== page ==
Governor Andrew Cuomo’s FY 2018 budget proposal included funds to link the State Fairgrounds to the Lakeview Amphitheater with a system of gondolas. The completed system will also stop at the Grey Lot, and it is part of a much larger State effort to reconfigure access to the Fairgrounds via I-690.
In the days since the plans became public, Richard Ball, New York State Agriculture Commissioner, has defended the proposal, arguing that gondolas will make the Fairgrounds a year-round facility, integrate the Amphitheater with the Fair Experience, and become an attraction in their own right.
Private money funded a feasibility study for a similar gondola proposal in Albany. That system would cross the Hudson River to connect Albany proper with the Albany-Rensselaer Amtrak Station.
As transit solutions, both gondola proposals fall flat. Each will cost between $15 and $20 million to construct, each will serve a very limited population and purpose, and each will connect points already linked by sidewalks and surface roads.
Unfortunately, many people don’t think of the New York State Fair or the Albany-Rensselaer Amtrak Station as problems in need of transit solutions. These are two of the only places in Upstate New York where many people will ever experience what it’s like to go without a car. These people have never gotten to work an hour early because that’s when the bus runs, and they’ve never needed a taxi to get to the grocery store. It’s easy for them to think of the Fair and the Train Station as unique problems–to say “it sucks to get to the Amphitheater without a car.”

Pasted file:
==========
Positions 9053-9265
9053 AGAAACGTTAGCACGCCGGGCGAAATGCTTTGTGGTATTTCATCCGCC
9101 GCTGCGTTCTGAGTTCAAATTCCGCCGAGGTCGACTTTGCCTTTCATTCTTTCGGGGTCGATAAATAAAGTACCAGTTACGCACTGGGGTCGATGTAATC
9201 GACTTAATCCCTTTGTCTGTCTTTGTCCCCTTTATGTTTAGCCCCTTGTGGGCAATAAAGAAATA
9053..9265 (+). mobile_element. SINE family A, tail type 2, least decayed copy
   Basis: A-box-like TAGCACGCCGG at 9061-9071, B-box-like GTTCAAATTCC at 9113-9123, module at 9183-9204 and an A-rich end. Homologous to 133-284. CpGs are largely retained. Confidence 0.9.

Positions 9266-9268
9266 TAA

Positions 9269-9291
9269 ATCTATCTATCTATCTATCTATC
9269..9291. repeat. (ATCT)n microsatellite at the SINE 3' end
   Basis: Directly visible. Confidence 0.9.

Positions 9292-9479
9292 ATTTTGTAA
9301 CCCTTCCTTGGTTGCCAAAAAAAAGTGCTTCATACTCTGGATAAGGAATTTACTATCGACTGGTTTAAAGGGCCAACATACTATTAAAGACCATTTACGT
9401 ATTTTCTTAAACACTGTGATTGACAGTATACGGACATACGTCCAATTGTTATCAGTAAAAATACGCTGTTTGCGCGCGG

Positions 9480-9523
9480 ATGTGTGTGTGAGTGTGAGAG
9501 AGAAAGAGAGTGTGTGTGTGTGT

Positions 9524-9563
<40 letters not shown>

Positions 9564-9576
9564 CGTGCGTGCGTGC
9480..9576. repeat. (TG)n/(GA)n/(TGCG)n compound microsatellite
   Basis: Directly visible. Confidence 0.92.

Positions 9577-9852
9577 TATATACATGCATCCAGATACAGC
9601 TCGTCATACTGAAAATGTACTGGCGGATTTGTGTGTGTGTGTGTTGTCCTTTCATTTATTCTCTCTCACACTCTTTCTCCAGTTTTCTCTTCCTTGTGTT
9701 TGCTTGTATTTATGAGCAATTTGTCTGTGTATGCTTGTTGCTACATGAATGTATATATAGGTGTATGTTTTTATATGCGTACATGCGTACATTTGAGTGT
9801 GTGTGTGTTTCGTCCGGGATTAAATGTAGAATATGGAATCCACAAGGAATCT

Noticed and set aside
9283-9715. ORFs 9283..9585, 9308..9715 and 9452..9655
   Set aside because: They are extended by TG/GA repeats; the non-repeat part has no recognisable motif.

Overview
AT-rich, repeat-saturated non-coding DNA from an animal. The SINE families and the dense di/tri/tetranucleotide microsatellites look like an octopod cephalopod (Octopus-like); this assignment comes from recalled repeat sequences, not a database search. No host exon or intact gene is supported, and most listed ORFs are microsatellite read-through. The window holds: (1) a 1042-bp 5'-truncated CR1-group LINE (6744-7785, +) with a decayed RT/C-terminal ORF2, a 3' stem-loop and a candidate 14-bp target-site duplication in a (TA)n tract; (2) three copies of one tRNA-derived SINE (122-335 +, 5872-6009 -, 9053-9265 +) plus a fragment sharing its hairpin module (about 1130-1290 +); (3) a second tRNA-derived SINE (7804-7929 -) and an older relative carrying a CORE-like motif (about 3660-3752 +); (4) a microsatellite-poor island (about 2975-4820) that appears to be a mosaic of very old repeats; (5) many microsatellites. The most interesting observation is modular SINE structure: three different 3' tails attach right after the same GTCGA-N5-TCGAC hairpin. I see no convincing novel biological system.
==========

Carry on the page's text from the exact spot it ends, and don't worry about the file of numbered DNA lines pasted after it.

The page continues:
It sucks to get anywhere in Upstate without a car. Our transit systems offer infrequent service to limited areas. People who rely transit face this problem everyday. They know that it’s not strange to wait an hour for the next bus or to walk along the highway to get where you’re going–these are symptoms of underfunded transit systems.
These gondolas are a waste of public money. Each will cost as much to build as Centro’s Transit Hub. The Albany gondola is projected to cost $2.4 million annually which is equal to 2.9% of CDTA’s annual expenses or 3.4% of Centro’s. That doesn’t seem like much until you remember that the State’s contribution to the regional transit authorities hasn’t kept up with the cost of inflation for a decade.
For less money, the State could fund more frequent service along CDTA’s existing Route 214, connecting Hudson Valley Community College, Rensselaer, Amtrak, downtown Albany, and SUNY Albany. The State could also expand its existing contract with Centro to provide shuttle service between the State Fairgrounds and the Lakeview Amphitheater when necessary. The remaining funds could go directly into the Statewide Mass Transportation Operating Assistance program, improving transit service in all the other situations where people really need it.